It’s obvious that running strengthens muscles. Much less obvious is that the impact forces from running can strengthen bones, too. Studies have even shown that running actually might be good for your joints, instead of the common notion that it breaks them down. A 2016 study published in the European Journal of Applied Physiology found that a 30-minute run decreased the amount of inflammation in knee joints. You can now hush those friends telling you how running will ruin your knees—or your ankle or hip joints, for that matter.
That said, runners do still tend to experience pain in their joints, on occasion. Reasons range from misalignment due to biological makeup, an awkward gait (or stride), improper footwear, or just too many miles without the body maintenance to support your efforts.
To address potential misalignment and/or to ensure you’re running with a healthy, minimally awkward stride for your body, enlist the help of a physical therapist or movement specialist who works with runners, specifically.
Otherwise, here are a few tips and strengthening exercises aimed at fortifying the muscles and soft tissue (cartilage and ligaments) around the major joints you use in running—ankles, knees, and hips—to help keep you durable overall.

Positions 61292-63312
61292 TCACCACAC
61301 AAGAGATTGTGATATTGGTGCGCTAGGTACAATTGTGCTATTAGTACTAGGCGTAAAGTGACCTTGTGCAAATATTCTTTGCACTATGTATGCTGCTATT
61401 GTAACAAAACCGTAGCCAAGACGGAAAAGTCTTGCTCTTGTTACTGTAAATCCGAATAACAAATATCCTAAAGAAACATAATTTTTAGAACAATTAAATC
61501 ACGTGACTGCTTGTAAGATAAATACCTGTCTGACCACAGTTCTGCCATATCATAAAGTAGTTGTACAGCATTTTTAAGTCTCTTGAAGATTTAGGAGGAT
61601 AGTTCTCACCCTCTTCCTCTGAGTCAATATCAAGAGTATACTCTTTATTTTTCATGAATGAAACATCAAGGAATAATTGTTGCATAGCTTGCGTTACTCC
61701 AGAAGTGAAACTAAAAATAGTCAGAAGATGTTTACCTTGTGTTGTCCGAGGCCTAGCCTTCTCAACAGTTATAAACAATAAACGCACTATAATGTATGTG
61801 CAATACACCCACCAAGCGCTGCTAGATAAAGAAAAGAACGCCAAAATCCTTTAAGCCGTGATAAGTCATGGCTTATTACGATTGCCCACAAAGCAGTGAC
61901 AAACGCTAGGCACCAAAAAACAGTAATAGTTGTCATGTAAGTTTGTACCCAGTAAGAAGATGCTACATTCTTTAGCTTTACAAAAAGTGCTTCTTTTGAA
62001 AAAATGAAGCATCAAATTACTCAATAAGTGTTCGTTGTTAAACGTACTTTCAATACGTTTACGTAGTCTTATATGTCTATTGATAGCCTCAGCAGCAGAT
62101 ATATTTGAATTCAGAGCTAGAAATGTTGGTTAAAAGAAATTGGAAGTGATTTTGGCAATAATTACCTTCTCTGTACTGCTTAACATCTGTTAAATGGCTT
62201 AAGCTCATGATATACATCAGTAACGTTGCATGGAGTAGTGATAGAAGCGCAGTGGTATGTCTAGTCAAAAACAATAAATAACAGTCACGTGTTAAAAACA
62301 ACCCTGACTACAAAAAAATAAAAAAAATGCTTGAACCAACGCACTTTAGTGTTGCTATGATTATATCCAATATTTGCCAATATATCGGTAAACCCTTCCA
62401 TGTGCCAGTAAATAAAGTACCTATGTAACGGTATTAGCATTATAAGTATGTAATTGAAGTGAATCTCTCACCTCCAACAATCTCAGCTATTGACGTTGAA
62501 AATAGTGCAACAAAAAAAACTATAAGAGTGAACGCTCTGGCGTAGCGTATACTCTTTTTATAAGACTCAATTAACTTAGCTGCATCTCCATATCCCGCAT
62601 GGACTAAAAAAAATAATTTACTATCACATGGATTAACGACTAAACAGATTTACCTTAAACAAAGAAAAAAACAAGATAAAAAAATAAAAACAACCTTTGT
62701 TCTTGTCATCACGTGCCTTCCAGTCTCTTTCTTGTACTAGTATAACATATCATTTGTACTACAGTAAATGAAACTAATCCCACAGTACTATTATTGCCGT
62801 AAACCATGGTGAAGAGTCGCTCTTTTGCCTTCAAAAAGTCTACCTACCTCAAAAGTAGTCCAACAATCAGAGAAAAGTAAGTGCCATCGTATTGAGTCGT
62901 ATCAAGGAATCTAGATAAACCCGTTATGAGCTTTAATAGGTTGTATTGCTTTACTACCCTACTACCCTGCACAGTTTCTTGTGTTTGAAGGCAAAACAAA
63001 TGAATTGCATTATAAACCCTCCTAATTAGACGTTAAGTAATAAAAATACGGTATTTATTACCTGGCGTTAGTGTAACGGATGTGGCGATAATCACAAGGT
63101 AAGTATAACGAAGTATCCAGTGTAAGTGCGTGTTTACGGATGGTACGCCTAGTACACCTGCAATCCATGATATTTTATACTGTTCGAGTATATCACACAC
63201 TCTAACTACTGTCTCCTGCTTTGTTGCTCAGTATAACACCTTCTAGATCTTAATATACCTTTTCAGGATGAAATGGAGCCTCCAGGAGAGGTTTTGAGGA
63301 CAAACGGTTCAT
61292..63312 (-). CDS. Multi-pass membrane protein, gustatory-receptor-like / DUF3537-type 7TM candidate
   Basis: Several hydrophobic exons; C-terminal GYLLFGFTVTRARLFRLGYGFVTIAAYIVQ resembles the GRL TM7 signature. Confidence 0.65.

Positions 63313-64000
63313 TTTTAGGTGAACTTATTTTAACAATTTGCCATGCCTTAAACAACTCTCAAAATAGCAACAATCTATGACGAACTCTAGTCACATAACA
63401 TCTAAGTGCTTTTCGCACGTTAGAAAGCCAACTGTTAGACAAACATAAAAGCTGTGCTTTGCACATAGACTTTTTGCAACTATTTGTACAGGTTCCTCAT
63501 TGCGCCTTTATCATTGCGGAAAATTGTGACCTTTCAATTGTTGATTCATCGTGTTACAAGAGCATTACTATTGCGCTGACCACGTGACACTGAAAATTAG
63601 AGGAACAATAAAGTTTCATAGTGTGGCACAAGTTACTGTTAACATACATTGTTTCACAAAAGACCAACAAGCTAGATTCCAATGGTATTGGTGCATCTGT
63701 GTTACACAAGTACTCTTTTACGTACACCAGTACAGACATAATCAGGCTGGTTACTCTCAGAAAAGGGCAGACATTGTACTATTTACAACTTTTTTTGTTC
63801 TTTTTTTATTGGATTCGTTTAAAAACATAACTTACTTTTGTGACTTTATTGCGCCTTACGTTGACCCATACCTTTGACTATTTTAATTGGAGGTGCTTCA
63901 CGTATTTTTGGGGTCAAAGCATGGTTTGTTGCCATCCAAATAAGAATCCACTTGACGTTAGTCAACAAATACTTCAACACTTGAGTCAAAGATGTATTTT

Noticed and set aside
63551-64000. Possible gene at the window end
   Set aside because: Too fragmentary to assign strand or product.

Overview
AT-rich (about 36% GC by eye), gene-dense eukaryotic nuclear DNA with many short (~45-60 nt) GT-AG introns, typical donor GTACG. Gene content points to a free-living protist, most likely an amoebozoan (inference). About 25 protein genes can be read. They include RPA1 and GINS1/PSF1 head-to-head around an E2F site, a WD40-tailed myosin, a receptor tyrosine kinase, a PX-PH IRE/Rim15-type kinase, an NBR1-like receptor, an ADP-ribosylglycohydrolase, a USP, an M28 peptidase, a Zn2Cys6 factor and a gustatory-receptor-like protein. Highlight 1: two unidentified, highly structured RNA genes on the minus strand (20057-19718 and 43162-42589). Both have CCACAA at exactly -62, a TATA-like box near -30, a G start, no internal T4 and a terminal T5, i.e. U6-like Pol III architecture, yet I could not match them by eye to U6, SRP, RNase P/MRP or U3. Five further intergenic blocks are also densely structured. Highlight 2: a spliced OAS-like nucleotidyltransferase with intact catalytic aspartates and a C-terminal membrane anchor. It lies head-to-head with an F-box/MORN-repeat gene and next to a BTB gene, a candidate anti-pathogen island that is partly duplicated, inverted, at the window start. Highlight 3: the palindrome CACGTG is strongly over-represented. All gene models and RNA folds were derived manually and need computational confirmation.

Whether you’re starting off running, or are a seasoned pro, allowing your body to recover from running efforts is the key to longevity. It’s this work-then-rest theory that works so well for new runners starting off by alternating short bouts of running with walking breaks (throughout an outing). For more experienced runners, recovery days follow the same theory: They allow your joints (and the rest of your body) time to reset before being put through the paces again.
Mix It Up
Running the same loop around your neighborhood can put stress on your joints. The same turns, the same pavement, the same pace: All that repetition strains joints. Mixing up the surfaces you run, opting for dirt one day and pavement the next, helps keep you strong and alleviates repetitive pounding from one (hard) surface. The nature of running on the varied terrain of trails helps strengthen joints—and softer surfaces are more gentle on joints overall.
Warm Up and Cool Down
Since it’s the supporting muscles, ligaments and tendons that contribute to overall joint health, it’s important to warm up for (and to cool down from) your run to keep this supporting cast healthy. Starting out on a hard run, in particular, without a warm-up can cause strains on muscles and soft tissue that affects your joints. Likewise, stopping dead in your tracks and plopping down at your desk following a long run can make muscles tight, and tight muscles can lead to joint strain.